is in the patent context.

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17. SOME INDIAN CASE STUDIES

Case 1. Ritu Kohli Case

Ritu Kohli Case, being India's first case of cyber stalking, was indeed an important revelation into
the mind of the Indian cyber stalker. A young Indian girl being cyber stalked by a former colleague
of her husband, Ritu Kohli's case took the imagination of India by storm. The case which got
cracked however predated the passing of the Indian Cyberlaw and hence it was just registered as
minor offences under the Indian Penal Code.

Case 2. Pune Citibank MphasiS Call Center Fraud

US $ 3,50,000 from accounts of four US customers were dishonestly transferred to bogus


accounts. This will give a lot of ammunition to those lobbying against outsourcing in US. Such
cases happen all over the world but when it happens in India it is a serious matter and we can not
ignore it. It is a case of sourcing engineering. Some employees gained the confidence of the
customer and obtained their PIN numbers to commit fraud. They got these under the guise of
helping the customers out of difficult situations. Highest security prevails in the call centers in
India as they know that they will lose their business. There was not as much of breach of security
but of sourcing engineering. The call center employees are checked when they go in and out so
they can not copy down numbers and therefore they could not have noted these down. They must
have remembered these numbers, gone out immediately to a cyber caf and accessed the
Citibank accounts of the customers. All accounts were opened in Pune and the customers
complained that the money from their accounts was transferred to Pune accounts and thats how
the criminals were traced. Police has been able to prove the honesty of the call center and has
frozen the accounts where the money was transferred.
There is need for a strict background check of the call center executives. However, best of
background checks can not eliminate the bad elements from coming in and breaching security.
We must still ensure such checks when a person is hired. There is need for a national ID and a
national data base where a name can be referred to. In this case preliminary investigations do not

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reveal that the criminals had any crime history. Customer education is very important so
customers do not get taken for a ride. Most banks are guilt of not doing this.

Case 3. Parliament Attack Case

Bureau of Police Research and Development at Hyderabad had handled some of the top cyber
cases, including analysing and retrieving information from the laptop recovered from terrorist,
who attacked Parliament. The laptop which was seized from the two terrorists, who were gunned
down when Parliament was under siege on December 13 2001, was sent to Computer Forensics
Division of BPRD after computer experts at Delhi failed to trace much out of its contents. The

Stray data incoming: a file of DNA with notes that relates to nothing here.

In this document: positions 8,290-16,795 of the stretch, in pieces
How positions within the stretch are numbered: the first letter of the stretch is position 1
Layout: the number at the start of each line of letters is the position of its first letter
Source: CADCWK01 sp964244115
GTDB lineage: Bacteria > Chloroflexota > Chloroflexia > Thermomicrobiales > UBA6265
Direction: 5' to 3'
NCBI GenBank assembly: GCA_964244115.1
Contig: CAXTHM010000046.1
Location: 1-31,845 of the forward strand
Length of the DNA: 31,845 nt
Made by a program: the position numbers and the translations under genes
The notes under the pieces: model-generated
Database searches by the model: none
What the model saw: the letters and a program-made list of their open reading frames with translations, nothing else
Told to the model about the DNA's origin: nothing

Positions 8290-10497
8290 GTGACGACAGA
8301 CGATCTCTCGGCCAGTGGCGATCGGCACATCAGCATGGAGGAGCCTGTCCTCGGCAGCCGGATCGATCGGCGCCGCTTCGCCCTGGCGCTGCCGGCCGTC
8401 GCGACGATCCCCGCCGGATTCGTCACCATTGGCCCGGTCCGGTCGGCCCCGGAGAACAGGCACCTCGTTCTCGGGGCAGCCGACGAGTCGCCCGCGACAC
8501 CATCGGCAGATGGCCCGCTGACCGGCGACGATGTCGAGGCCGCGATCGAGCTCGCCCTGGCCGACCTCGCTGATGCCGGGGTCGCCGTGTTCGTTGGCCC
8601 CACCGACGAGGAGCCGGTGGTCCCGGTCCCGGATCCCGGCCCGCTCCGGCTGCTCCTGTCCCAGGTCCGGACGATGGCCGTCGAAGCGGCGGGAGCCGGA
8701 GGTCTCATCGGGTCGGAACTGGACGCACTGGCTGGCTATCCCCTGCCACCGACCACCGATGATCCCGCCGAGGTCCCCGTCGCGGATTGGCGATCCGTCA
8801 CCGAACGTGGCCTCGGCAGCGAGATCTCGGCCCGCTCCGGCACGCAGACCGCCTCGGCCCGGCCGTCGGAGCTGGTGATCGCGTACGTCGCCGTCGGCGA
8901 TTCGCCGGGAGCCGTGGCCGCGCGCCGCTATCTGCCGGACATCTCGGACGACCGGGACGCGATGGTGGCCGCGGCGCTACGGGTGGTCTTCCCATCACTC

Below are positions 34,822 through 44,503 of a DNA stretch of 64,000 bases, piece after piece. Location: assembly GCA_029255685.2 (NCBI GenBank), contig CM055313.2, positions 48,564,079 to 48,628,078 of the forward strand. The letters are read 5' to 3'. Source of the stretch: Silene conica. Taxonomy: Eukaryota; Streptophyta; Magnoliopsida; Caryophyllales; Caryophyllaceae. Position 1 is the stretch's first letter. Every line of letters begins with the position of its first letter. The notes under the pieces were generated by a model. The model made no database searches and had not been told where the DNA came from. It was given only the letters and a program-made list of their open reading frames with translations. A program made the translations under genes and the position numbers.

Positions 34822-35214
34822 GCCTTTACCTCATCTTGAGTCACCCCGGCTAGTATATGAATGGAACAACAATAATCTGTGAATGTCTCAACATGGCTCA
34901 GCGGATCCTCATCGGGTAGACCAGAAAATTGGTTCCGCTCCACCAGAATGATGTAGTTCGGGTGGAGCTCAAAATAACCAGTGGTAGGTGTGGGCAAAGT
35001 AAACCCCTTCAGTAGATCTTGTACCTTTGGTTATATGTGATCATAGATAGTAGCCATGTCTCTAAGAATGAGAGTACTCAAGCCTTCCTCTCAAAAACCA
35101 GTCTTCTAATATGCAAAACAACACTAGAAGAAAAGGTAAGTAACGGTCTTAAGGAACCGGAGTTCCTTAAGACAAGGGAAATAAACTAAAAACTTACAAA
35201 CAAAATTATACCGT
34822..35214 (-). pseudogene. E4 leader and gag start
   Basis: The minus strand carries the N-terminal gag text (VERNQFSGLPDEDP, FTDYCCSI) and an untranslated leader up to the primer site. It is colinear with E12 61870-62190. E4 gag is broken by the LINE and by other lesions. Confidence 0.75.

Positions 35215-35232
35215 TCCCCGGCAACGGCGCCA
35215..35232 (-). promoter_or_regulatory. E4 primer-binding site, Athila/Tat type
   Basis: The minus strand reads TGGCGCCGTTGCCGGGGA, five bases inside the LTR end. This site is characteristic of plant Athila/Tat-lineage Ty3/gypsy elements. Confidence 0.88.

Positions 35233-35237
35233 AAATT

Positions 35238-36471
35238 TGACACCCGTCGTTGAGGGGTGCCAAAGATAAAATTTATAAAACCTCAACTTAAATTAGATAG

laptop contained several evidences that confirmed of the two terrorists motives, namely the
sticker of the Ministry of Home that they had made on the laptop and pasted on their ambassador
car to gain entry into Parliament House and the fake ID card that one of the two terrorists was
carrying with a Government of India emblem and seal. The emblems (of the three lions) were
carefully scanned and the seal was also craftly made along with residential address of Jammu and
Kashmir. But careful detection proved that it was all forged and made on the laptop.

Case 4. Andhra Pradesh Tax Case

Dubious tactics of a prominent businessman from Andhra Pradesh was exposed after officials of
the department got hold of computers used by the accused person. The owner of a plastics firm
was arrested and Rs 22 crore cash was recovered from his house by sleuths of the Vigilance
Department. They sought an explanation from him regarding the unaccounted cash within 10
days. The accused person submitted 6,000 vouchers to prove the legitimacy of trade and thought
his offence would go undetected but after careful scrutiny of vouchers and contents of his
computers it revealed that all of them were made after the raids were conducted. It later revealed
that the accused was running five businesses under the guise of one company and used fake and
computerized vouchers to show sales records and save tax.

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18. CONCLUSION

As we move forward into the 21st century, technological innovations have paved the way for us to
experience new and wonderful conveniences in the how we are educated, the way we shop, how
we are entertained and the matter in which we do business. Business that have grown to rely upon
computerization to collect and assemble sensitive information on their critical resources.
Capacity of human mind is immeasurable. It is not possible to eliminate cyber crime from the
cyber crime from the cyber space. It is not possible to eliminate cyber crime from the cyber space.
It is quite possible to check them. History is the witness that no legislation has succeeded in totally
eliminate crime from the globe. The only possible step is to make laws and try to prevent them.

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19. REFERENCES

http://cyber.law.harvard.edu
http://grep.law.harvard.edu
http://www.cyberlawconsulting.com
http://cyberlawcases.com
http://www.cyberlawindia.com
http://wwwcyberlawindia.net
Articles written by Pavan Duggal and Dr. Pratibha Rasal
Books- justice Yatindra Singh, Dr. R.K Chaubey
Articles- Harpreet Kaur, Gujarat Law Herald